21 Mar New York Times – A Knack for Making People Sweat
Terrence Walcott, 25, has worked for two years as a personal trainer at the David Barton Gym at Madison Avenue and East 85th Street. He grew up in Crown Heights and was on the track team at the University of Michigan, where he could long-jump 26 feet.
Slogan on work shirt: Look Better Naked
Way he knows his workouts are working: I use the spousal test: “So, has your husband or wife said anything yet?” Everyone you know, the guy on the corner who hits on you, your boss, may be noticing that you’re working out. I was training this woman for two years and she said to me, “Yesterday my husband gave me a compliment on my arms,” and I said to myself, “I’m the best trainer in the world.”
Loves to hear: “I got down on the floor and picked up my grandson for the first time.” There was a 75-year-old client of mine who went kayaking last week, and before, he could barely walk. I get so much joy from being able to work someone out hard.
Hates to hear: “I just got my hair done and I can’t sweat today.” No matter what we do, there’s no way you can be here for an hour and you don’t sweat. It becomes like a chess match. If I know a person needs things, I’ve got to figure out a way so they get the benefit of that exercise. If they didn’t get what I felt they needed, it’s a bad session that weighs on my days sometimes.
Typical lunch: A couple of turkey burgers on pita, with grilled sweet potato and a drink. And in an hour and a half, I’ll eat the same thing again.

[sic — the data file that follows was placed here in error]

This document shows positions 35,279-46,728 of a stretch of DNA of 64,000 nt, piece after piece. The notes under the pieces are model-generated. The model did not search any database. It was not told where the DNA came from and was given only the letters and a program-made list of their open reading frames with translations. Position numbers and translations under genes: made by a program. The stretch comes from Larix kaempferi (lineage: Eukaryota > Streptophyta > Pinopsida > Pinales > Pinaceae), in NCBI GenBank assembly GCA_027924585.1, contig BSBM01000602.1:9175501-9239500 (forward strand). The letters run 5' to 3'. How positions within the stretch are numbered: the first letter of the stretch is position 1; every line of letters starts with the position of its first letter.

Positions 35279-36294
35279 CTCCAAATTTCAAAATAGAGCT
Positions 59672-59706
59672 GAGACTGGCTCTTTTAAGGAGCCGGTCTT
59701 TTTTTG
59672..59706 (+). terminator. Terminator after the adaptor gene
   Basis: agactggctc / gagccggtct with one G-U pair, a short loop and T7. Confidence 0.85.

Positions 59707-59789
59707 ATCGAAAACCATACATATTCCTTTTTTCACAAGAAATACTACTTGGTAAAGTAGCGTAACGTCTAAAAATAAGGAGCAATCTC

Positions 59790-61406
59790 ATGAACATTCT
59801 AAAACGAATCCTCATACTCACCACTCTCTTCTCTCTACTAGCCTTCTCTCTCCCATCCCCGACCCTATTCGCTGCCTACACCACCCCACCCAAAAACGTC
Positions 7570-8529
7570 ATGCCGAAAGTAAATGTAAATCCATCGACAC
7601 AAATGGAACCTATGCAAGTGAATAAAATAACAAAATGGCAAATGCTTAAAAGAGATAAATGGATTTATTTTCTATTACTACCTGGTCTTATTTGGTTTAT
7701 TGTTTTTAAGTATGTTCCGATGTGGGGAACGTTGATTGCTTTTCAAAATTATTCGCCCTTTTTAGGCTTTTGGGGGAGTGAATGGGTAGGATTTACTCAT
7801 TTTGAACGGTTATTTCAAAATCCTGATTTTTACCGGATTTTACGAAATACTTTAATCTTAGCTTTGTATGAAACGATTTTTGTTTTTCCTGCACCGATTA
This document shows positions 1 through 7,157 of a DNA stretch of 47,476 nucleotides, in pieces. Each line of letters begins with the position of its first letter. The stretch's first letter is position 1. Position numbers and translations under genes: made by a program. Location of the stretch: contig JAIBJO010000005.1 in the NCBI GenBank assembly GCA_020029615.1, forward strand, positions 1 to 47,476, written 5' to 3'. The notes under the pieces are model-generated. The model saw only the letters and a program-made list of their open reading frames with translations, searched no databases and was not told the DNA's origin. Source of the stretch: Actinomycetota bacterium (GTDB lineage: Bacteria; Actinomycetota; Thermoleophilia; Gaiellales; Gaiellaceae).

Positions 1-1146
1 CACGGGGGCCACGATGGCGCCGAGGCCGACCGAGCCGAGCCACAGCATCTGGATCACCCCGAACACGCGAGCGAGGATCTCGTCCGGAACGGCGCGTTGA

Who comes in when: Some guys get here at 7, get beat up, and they say, “Good morning, Terrence, goodbye, Terrence” — that’s it. They tend to be the Wall Street finance guys. Once 9 o’clock hits, it changes at 9. At 9 are these guys’ wives. And the wives at 9 are more focused than the ones at 11.
Childhood obstacle: I was born bowlegged, and I had braces to correct it, but they were too tight, and the bones fused incorrectly. I had surgery on my right leg as an infant, and I was never supposed to be able to walk again. My mother was ecstatic when I started running track.
The road through college: I was planning on going into geriatrics. Halfway through school I realized I didn’t want to be a doctor. It was painful. It was even more painful because I didn’t know what I did want to do. After college, when I couldn’t run or compete anymore, it devastated me. I figured, that’s my passion.
After work: When I have a couple of hours I watch documentaries on the Science Channel, and sports. Every so often someone will force me to go to the movie theater.
Should a trainer look totally buff? I had this one trainer, she was 4 feet 11 and maybe 90 pounds wet, she beat me down like no one has ever done in my life. It’s all about knowledge.